For the game, Dean decided to use a smaller version of the "El Perez" scenario from the rulebook.
|Maréchal de France Dean Pierre|
From the start, the majority of British units accompanied by Spanish guerrillas began there march toward the bridge, while two stout units of Highlanders aggressively advanced on the approaching French supported by a British rocket battery.
|British rocket battery|
Movement was fast and simple, a command could either move freely on an initiative with limited movement, or roll a command check for up to three lengths of movement. Orders were also part of movement and had to include reasonably defined parameters, as with the British first movement command of "advance across the bridge and engage any opposing units".
The French entered from the far edge of the battlefield, taking a risk, I rolled for separate command orders, the cavalry to speed toward the rocket battery, the artillery to set up at the edge of the town and the infantry to follow the cavalry until it met an enemy unit. Unfortunately only my artillery unit made it on the table. I really liked this 'fog of war' system of command, even if it really bit me in the rear later.
Dean's French successfully advanced his cavalry, followed by his infantry through the town while also setting up his artillery at the edge of the town...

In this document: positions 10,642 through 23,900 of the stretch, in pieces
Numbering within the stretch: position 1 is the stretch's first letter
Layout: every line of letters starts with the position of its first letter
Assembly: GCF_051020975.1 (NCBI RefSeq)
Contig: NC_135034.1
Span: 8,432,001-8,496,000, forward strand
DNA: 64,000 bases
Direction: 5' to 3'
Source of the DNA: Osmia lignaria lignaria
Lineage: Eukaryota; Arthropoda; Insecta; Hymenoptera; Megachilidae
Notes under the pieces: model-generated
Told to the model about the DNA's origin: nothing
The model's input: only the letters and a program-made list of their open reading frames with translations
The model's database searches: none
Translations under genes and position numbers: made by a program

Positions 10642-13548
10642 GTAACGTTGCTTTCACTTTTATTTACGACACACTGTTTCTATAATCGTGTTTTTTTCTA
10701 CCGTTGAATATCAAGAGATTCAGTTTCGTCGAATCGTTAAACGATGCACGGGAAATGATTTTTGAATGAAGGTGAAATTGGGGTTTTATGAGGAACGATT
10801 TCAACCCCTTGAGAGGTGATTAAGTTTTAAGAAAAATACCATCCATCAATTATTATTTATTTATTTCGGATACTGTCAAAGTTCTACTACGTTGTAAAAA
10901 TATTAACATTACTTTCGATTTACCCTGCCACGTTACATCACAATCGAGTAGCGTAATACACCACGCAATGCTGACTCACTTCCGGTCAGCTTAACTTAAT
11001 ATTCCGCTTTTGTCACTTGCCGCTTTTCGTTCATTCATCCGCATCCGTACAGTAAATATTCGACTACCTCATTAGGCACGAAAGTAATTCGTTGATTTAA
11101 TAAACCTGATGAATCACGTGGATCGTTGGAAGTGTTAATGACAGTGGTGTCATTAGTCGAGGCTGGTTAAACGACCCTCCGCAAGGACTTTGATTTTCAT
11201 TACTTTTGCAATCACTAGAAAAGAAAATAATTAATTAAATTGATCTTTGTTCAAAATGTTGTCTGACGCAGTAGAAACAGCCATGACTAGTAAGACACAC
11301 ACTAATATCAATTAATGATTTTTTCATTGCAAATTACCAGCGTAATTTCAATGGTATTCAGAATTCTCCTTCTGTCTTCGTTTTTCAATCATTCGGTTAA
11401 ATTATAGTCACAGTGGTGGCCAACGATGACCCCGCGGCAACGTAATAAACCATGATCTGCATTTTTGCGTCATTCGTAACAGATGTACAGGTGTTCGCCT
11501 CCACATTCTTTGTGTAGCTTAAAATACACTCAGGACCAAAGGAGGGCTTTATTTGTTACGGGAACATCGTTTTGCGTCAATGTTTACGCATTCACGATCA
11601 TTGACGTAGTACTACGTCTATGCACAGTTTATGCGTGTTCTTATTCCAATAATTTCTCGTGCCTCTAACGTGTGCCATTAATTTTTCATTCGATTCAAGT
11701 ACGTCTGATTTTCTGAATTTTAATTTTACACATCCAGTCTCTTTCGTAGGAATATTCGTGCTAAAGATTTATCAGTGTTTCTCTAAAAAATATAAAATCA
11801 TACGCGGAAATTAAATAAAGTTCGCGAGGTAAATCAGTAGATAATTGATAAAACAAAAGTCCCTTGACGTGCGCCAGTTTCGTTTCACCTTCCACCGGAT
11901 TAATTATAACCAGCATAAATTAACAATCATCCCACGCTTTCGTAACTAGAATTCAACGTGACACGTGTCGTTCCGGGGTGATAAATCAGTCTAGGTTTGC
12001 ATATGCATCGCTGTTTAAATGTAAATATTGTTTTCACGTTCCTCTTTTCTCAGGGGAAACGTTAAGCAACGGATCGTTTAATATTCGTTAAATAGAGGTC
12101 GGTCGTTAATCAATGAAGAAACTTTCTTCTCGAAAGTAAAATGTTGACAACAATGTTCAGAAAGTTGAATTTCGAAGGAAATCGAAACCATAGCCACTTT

Unfortunately Dean's cavalry were later beaten back by the Highlanders, and because they wouldn't fit in the town in their current formation as they retreated, they had to continue back and off the table!
|A needed brewskie for the Frenchies|
Eventually the rest of my forces entered as my artillery exchanged fire with the advancing Highlanders. British rocket artillery sporadically reigned down followed by devastating musket fire from the Highlanders. The firing phase used a small number of modifiers and a set number of dice were used based on the size of the unit, this made fire combat quick and easy. Casualties were recorded by markers, for our game Dean painted up and mounted dead figures on poker chips colored to correspond with each side, red for British, Blue for the French. As casualties were taken, additional poker chips were placed underneath. Units could also be disabled which prevented commands, but could still fire, or worse, they could become shaken.
As I mentioned earlier, the 'fog of war' aspect came back to bite me hard later in the game. When rolling for command, double sixes caused my two infantry units to 'blunder', removing them from the game permanently. Only my battered cavalry, which eventually broke off the table too, and my pounded artillery piece remained by game end.
By the end of the game the French advance was severely crippled and the majority of the British units needed to exit and win were well on their way off the table. Despite a valiant defense by the French Voltigeurs, they were most likely soon to be crushed and so the British were declared the victors.
Although many Nappy enthusiasts would probably quip at historical looseness with which the game sometimes played, it felt right and was easy and quick to play, not to mention fun with the application of fog of war related outcomes. I plan to soon order my own set of rules, and I am starting on my own British units to contribute which I hope to blog on later, and a large Black Powder event is possibly in the works for this upcoming Enfilade 2012!
For an additional AAR on the battle, check out Dean's infamous
WAB CORNER blog!